Sunday, October 4, 2015


After 16 months wandering around North America by car we're finally back home on Abracadabra which is currently docked in the estero Jaltepeque in El Salvador. We're very happy to be here -- and we'll tell you more about how we found our home upon our return -- but before that we wanted to alert our readers to:

Something You Can Do To Make The World Better

Remember the fabulous eclipse of the Supermoon last Sunday (27th of September)? Spectacular pictures on the Internet, etc.? Well, it won't surprise any of you who are sailors but Supermoons (a full or new moon at its closest point to the earth in its rotation) make for super tides. And for people who live on a tidal estuary that's not always a good thing.  

Isla Cordonilla in estero Jaltepeque was flooded on the Monday and Tuesday following the Supermoon due to extremely high tides brought on by the moon event. Many of the families on the island lost everything - crops, food, wood for cooking, bedding, clothing - everything. Their water wells were polluted and their sanitation facilities were ruined. 

An American couple (Bill and Jean of s/v Mita Kulu) who have settled on the island (and were not badly impacted by the super tide) are working to assist these 270 villagers (over 50% of whom are under 18). They are raising money for mosquito nets and clean drinking water. Sailors may know Bill and Jean as the people operating the Cruisers Rally To El Salvador

If you can find some money in your pocketbook for the people of Isla Cordonilla please contact Pamela of s/v Precious Metal at She's gathering donations and is set up to send money to Bill and Jean. We personally assure you that the money is going to the people of the island. This isn't a charity event that's grabbed the attention of the big relief agencies. That means that no money will go to support a sophisticated aide distribution network. Any donations will go to assist the flood victims, many of whom are children. We're donating some money and some clothing -- but we're just a small drop in a big bucket.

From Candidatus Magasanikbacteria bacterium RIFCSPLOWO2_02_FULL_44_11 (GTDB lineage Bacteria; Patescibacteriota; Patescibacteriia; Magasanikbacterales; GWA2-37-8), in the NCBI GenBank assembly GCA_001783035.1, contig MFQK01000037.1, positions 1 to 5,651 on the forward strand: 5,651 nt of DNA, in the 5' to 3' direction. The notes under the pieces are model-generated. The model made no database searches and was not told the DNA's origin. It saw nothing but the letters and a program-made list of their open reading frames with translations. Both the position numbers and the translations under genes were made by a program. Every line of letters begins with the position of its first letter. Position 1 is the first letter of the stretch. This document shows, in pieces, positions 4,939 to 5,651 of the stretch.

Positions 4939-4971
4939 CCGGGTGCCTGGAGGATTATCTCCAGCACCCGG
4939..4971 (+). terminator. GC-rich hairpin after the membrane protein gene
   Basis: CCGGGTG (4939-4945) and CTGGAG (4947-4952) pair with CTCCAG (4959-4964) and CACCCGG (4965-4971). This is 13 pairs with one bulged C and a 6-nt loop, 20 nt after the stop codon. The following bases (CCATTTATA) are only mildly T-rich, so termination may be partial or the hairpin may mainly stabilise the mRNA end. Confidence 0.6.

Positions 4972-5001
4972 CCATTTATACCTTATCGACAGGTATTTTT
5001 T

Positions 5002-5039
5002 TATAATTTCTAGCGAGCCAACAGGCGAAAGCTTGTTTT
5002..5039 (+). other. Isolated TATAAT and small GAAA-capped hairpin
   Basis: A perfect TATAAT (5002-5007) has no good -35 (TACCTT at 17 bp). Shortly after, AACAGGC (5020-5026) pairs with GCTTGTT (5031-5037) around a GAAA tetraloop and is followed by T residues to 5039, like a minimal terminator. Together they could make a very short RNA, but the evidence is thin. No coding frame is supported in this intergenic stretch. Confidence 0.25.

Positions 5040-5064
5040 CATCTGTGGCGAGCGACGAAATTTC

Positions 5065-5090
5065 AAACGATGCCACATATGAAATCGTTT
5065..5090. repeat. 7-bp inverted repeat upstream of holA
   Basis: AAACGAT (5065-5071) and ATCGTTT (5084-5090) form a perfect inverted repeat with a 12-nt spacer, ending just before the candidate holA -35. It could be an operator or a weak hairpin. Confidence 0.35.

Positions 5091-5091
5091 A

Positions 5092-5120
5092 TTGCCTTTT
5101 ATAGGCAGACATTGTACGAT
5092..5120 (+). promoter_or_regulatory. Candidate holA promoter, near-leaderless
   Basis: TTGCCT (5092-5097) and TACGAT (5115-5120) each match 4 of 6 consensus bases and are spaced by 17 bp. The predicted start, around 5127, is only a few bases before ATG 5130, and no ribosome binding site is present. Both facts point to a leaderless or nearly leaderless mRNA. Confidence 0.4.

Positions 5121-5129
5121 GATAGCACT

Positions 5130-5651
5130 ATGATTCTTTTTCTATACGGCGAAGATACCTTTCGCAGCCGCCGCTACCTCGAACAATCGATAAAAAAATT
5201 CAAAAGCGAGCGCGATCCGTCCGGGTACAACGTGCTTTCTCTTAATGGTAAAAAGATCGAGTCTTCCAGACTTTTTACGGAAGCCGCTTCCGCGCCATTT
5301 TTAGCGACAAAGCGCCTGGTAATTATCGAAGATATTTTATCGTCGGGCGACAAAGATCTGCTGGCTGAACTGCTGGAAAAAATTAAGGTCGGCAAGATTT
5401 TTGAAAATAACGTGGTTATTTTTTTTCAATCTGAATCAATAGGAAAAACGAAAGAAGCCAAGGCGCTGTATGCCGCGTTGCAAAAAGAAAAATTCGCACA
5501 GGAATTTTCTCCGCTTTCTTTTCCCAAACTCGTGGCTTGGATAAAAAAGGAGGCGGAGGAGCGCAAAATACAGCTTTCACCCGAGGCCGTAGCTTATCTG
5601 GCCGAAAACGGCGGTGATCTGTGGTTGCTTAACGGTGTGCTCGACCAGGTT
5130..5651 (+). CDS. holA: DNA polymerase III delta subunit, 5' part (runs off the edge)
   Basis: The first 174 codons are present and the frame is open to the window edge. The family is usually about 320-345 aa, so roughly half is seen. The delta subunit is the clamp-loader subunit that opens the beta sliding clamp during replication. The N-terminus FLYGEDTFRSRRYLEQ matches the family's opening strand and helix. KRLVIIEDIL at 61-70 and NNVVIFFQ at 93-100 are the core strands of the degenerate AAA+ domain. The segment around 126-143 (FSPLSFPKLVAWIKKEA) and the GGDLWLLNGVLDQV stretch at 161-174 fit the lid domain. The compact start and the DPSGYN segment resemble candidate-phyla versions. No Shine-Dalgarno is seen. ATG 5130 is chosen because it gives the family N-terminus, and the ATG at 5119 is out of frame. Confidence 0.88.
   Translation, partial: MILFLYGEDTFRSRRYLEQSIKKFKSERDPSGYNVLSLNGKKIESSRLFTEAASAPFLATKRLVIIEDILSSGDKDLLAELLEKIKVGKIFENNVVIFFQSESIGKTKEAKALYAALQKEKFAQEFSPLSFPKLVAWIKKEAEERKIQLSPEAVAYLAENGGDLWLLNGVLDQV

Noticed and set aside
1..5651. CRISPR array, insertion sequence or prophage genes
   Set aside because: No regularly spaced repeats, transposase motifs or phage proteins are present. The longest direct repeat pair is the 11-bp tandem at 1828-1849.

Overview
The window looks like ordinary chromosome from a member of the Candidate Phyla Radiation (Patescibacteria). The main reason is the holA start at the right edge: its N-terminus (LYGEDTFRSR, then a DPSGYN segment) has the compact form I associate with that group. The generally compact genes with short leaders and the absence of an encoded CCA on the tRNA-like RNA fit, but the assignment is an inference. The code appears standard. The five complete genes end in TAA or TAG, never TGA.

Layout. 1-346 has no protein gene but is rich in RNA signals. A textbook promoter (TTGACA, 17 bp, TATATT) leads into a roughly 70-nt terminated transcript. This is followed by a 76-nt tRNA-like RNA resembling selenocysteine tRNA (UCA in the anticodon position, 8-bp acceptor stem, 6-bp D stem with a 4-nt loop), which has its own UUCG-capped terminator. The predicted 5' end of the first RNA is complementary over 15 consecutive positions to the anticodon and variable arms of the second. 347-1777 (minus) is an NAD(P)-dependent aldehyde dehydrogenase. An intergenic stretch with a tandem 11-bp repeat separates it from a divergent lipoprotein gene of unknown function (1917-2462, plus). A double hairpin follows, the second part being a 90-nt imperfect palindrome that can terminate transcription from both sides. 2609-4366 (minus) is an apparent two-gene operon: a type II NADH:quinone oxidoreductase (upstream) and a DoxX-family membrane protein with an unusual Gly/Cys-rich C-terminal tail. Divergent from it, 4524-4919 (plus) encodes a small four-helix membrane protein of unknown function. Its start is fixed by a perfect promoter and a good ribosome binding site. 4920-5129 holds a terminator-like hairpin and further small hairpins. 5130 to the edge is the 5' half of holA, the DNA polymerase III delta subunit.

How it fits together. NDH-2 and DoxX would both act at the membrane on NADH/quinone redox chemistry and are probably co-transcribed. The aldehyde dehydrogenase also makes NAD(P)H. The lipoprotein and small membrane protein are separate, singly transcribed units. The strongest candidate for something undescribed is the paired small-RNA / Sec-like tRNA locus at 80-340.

Thanks for any help you can provide these folks!


We arrived in El Salvador on September 22 and Neptune must have been with us. We hit the green light and were able to get our four huuuuge checked bags (including one 69.5 pound roll-on full of boat parts and another stuffed with an inflatable kayak) through customs without any explanations or excitement.  Additional evidence that the god of the sea was looking after us: TSA didn't confiscate the CO2 cartridges for our inflatable life vests! Although, perhaps more effective than divine intervention was the fact that they were wrapped in a highlighted photocopy of the TSA rule that said we could fly with them.

We found Abracadabra sparkling clean on the outside, thanks to Jose's hard work. And we found her in pretty good shape on the inside as well, considering she'd been a floating storage locker for 16 months in the tropics!

Abracadabra's Transition

The auxiliary (inboard) engine is working (woo-hoo!) along with almost everything else -- the starter battery is kaput, the dinghy outboard is having some shifting issues . . .